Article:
Poker Chip Cove Jig

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Project by Jimboe posted 08-20-2011 03:15 AM 4029 views 35 times favorited 16 comments Add to Favorites Watch

I make lots of poker chip boxes and the most time consuming single part is making the coves . Usually i take a long 2×10 piece of pine and run it length wise through the router table .Since my cases have rows that measure 6.5 inches i have to cut them down and glue them together to make a 500 case (10 rows) . Ive tried running cross grain with the router hand held with guides but with any bit of movement up or down the cove gets a dent (that means lots of sanding ) and even some times burns in the wood (those are harder to get out than the dents) I would have these problems sometimes on the table also but not as bad. Then one day i was on youtube and i saw some guy using a machine with his router that glides it down the length of the board .I was like yes i found the jig i will be making . First i had to figure what i was gonna use for the glide . I went into the shop and found two glides that are used for a TV armoir door and bam it hit me !!! This is what i came up with and let me say i love it !!!! no dings no burns just smooth coves !!!

hope someone can use the idea


16 comments so far

View MShort's profile


1758 posts in 2580 days

#1 posted 08-20-2011 03:53 AM

I am so glad that you posted this. I have been thinking of how to make a jig similar to this to make pen trays. I like the slide guides that you used. Thanks.

-- Mike, Missouri --- “A positive life can not happen with a negative mind.” ---

View Jim Jakosh's profile

Jim Jakosh

14729 posts in 2267 days

#2 posted 08-20-2011 04:59 AM

Nice job on that jig. Necessity is the mother of invention!!!!

-- Jim Jakosh.....Practical Wood Products...........Learn something new every day!! Variety is the Spice of Life!!

View Bearpie's profile


2601 posts in 2180 days

#3 posted 08-20-2011 05:13 AM

This is a very good idea and one that I will keep in mind when I need to level off my cutting boards since I don’t have a drum sander yet. Thanks for posting.

-- Erwin, Jacksonville, FL

View fernandoindia's profile


1079 posts in 2106 days

#4 posted 08-20-2011 05:57 AM

Great solution indeed. Thanks for posting

-- Back home. Fernando

View BTKS's profile


1984 posts in 2626 days

#5 posted 08-20-2011 07:50 AM

Cool, this idea can be applied in several router or other machine operations. Like a flat cutting bit to level wide surfaces, like a bench top. Thanks for the idea. It’s stuff like this that keeps me coming back here almost every day.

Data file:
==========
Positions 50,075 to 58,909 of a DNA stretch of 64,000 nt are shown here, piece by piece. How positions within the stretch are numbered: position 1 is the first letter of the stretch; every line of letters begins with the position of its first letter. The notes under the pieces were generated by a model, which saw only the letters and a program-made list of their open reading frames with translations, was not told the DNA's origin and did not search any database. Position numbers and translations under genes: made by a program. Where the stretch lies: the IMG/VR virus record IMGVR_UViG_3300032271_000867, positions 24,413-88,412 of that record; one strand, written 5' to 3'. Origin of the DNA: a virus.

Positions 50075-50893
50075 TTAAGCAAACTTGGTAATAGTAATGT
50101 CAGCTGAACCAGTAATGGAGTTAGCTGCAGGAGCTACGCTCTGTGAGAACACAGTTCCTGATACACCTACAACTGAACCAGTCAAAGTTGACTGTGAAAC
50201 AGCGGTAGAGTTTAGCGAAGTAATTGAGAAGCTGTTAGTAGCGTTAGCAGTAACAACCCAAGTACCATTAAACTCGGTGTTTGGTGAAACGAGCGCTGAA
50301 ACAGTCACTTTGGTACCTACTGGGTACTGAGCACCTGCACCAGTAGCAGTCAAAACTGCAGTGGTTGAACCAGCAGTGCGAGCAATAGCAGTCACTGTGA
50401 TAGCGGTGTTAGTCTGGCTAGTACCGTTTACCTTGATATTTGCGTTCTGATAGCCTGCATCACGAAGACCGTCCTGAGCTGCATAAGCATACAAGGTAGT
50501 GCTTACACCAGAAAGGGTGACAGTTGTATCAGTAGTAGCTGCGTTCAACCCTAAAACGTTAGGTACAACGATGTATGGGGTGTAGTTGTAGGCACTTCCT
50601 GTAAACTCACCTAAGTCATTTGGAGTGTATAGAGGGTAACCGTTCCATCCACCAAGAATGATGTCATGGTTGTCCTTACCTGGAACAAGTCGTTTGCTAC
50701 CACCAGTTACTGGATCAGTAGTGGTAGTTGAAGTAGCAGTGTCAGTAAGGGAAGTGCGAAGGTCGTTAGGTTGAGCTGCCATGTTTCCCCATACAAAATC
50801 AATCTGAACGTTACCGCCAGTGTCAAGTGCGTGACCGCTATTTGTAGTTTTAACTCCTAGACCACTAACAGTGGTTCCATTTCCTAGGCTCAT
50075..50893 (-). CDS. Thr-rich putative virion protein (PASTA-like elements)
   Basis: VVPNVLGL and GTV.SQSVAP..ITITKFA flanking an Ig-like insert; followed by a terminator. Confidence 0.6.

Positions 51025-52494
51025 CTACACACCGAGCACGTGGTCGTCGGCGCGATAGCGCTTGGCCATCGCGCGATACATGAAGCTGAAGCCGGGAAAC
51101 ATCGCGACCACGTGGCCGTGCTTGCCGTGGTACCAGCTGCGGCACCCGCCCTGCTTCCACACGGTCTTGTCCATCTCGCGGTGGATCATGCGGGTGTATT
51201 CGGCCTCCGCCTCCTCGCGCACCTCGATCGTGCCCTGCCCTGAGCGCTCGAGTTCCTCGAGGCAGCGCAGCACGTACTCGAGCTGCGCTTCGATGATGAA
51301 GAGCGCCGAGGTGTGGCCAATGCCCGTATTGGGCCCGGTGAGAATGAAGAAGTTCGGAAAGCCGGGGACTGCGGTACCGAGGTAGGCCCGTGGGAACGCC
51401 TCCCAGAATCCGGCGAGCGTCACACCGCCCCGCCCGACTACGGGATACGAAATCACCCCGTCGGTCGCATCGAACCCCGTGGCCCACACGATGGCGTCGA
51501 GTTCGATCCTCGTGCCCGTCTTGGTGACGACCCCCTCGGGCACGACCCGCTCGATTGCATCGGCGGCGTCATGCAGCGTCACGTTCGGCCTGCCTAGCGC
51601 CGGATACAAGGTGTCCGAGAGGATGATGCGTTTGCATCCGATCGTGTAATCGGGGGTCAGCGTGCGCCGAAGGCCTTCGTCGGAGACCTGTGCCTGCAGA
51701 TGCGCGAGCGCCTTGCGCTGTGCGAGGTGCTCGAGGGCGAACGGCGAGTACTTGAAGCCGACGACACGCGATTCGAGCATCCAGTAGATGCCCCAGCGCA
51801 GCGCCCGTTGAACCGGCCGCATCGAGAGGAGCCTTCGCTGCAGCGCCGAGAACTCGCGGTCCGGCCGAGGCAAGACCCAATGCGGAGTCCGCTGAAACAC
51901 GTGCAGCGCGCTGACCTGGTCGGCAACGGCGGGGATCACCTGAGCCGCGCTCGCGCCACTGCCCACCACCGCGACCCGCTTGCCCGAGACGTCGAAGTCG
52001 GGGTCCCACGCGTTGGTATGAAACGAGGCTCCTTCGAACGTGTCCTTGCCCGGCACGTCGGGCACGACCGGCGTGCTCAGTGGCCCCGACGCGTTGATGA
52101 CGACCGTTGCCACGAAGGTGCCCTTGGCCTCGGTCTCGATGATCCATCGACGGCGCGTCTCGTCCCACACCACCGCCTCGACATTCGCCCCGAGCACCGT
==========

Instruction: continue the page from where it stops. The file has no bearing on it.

-- "Man's ingenuity has outrun his intelligence" (Joseph Wood Krutch)

View pariswoodworking's profile


381 posts in 1647 days

#6 posted 08-20-2011 12:28 PM

Wow, great idea. I’ll have to try making one too.

-- Only two things are infinite, the universe and human stupidity, and I'm not sure about the former. -- Albert Einstein

View JRL's profile


104 posts in 1701 days

#7 posted 08-20-2011 03:25 PM

Instant favorite!
Will be making one for sure. You’re making LJ’s a more valuable site.

-- Jay in Changsha

View Bluepine38's profile


3265 posts in 2247 days

#8 posted 08-20-2011 06:44 PM

Great jig, do you make your cuts in increments now, and how do you advance the board, or is it on rollers
also? Kind of weird, the answers we are looking for are right in front of us most of the time, but it takes
someone else to show us where to start. Thank you for sharing.

-- As ever, Gus-the 77 yr young apprentice carpenter

View Jimboe's profile


251 posts in 2912 days

#9 posted 08-20-2011 10:54 PM

Thanks everyone …im glad yall can use the idea (i know ive used many ideas from LJ’s)

Gus the board just slides underneath and held in place with wedge sticks . And yes i do run it 3 times per cove . I need to make a vacuum port to suck up the dust while using it . The wood dust gets in the ball bearings and makes it hard to glide . Right now i use my blower to KO the dust . I am thinking of making some kind of togle clamp to make clamping the board down easyer.

Autumn be sure to use a 1 5/8 ” box bit …perfect size for pokerchips =)

View KnotCurser's profile


1958 posts in 2230 days

#10 posted 08-21-2011 04:21 PM

Congrats! Inspiration certainly comes from desperation sometimes!

Great job – it does what you want it to do perfectly.


-- Robert Rhoades WoodWorks / Email: /

View sedcokid's profile


2703 posts in 2761 days

#11 posted 08-22-2011 03:19 AM

Great jig, I like a lot!! I agree with Jim, necessity is the mother of invention!!

Thanks for sharing!!

-- Chuck Emery, Michigan,

View therookie's profile


887 posts in 1989 days

#12 posted 08-22-2011 03:25 AM

very very nice jig


View rance's profile


4206 posts in 2322 days

#13 posted 08-28-2011 03:40 AM

I can see thius adapted in multiple applications. Its all about the jigs. Thanks for sharing.

-- Backer boards, stop blocks, build oversized, and never buy a hand plane--

View Northwest29's profile


1345 posts in 1652 days

#14 posted 03-08-2012 11:01 PM

Hi there JimBoe! Cool and practical jig as well as project. Who is the manufacture of the 1 5/8” core box bit you are using?



-- Ron, Eugene, OR, "Curiosity is a terrible thing to waste."

View LittlePaw's profile


1571 posts in 2240 days

#15 posted 07-14-2012 08:13 PM

Jim, Great working jig and very nice work! I was going to make chip (poker) holder, but couldn’t figure out a way to do it. Thanx for the idea. I too love to work with tiger (curly, fiddleback) maple. The beauty of those shimmering stripes are amazing, aren’t they? The only problem is that they are getting harder and harder to find? That is a beautiful box, Jim.

-- LittlePAW - The sweetest sound in my shop, next to Mozart, is what a hand plane makes slicing a ribbon.

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